Thailand: transgender people denied equal rights

(Bangkok) – Transgender people in Thailand have no path to legal recognition of their gender identity, which leaves them vulnerable to various forms of discrimination, Human Rights Watch said in a report released today with Thai Transgender Alliance.

The 60-page report, “People Can’t Fit Boxes: Thailand’s Need for Legal Gender Recognition,” found that the lack of legal gender recognition, coupled with insufficient legal protections and widespread social stigma, limits transgender people’s access to life-saving services and exposes them to daily humiliation. Thailand has a reputation as an international hub for gender-affirming surgery and healthcare for transgender people. But this global reputation obscures Thailand’s very limited legal mechanisms to protect transgender people at home.

“Transgender people in Thailand face constant harassment and discrimination, and are often excluded from education and employment,” said Kyle Knight, senior researcher on LGBT rights at Human Rights Watch and co- author of the report. “The Thai government must step in and make legal gender recognition a reality in Thailand. “

Human Rights Watch conducted the research for this report between January and May 2020 with individuals in four locations in Thailand: Bangkok, Trang, Chiang Mai, and Ubon. The researchers conducted in-depth interviews with 62 transgender people, as well as interviews with social workers, academics, and employees of advocacy and service delivery organizations.

Thailand has limited legal provisions that provide some security for transgender people, but they fall far short of comprehensive protections, Human Rights Watch found. In 2007, the Thai legislature passed the People’s Names Act, which allows transgender people to apply to change their names. The law, however, did not give people the ability to ask to change their legal sex. Name change requests are approved at the discretion of the individual directors.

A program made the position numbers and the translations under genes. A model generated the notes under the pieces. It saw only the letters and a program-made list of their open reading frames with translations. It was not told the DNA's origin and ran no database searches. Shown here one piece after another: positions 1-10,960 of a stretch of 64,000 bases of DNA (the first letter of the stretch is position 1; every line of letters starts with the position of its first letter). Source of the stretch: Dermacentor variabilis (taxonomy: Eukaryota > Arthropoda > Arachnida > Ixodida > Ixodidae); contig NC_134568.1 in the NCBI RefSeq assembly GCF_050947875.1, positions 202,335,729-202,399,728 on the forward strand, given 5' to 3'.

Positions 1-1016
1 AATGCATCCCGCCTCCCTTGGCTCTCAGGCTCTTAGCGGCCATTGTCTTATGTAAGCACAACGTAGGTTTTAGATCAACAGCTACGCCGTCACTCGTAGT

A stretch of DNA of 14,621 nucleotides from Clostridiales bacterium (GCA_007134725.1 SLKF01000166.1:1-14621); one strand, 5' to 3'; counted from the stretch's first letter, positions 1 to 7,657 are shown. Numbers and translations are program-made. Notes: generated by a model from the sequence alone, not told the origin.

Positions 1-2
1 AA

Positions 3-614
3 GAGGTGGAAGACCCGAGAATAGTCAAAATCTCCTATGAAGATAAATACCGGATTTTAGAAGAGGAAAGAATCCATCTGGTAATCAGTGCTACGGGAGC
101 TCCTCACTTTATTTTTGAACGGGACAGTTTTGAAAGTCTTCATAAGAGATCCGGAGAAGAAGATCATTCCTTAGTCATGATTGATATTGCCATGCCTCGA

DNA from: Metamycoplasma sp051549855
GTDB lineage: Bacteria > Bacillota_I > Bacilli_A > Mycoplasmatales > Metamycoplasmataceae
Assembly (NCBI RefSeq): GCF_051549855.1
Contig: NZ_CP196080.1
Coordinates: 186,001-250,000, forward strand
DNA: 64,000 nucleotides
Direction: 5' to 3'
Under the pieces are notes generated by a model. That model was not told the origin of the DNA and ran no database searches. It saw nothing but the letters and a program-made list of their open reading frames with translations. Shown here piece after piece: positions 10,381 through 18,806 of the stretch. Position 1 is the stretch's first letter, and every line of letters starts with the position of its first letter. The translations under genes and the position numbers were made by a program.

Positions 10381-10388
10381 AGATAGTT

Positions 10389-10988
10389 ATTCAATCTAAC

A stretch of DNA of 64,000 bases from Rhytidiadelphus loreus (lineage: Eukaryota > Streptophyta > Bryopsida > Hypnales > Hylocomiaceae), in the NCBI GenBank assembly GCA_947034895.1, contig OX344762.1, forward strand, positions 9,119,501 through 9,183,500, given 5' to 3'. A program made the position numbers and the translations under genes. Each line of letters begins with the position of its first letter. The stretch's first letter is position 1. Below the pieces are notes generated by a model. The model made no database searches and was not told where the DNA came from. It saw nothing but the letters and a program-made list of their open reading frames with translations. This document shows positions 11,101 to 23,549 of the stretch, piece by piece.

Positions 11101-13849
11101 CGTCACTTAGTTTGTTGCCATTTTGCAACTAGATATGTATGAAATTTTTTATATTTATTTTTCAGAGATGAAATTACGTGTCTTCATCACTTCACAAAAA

Under the 2015 Gender Equality Act, which prohibits discrimination against people on the basis of their gender expression, the legislature has attempted to address certain forms of discrimination suffered by people. transgender. Yet the government has failed to adequately enforce the law. The Committee on the Determination of Gender-Based Discrimination, which has the power to enforce the law, heard 27 cases of alleged discrimination against transgender people between 2016 and 2019. It took more than three months to complete. adjudicate on many of these cases, and none of the eight parties found responsible received any punishment.

The lack of legal gender recognition in Thailand means that all transgender people carry documents with a different gender of their identity and expression. When transgender people are asked for this material, they may feel humiliated. In some cases, transgender people have reported that government employees harassed them because of the mismatch.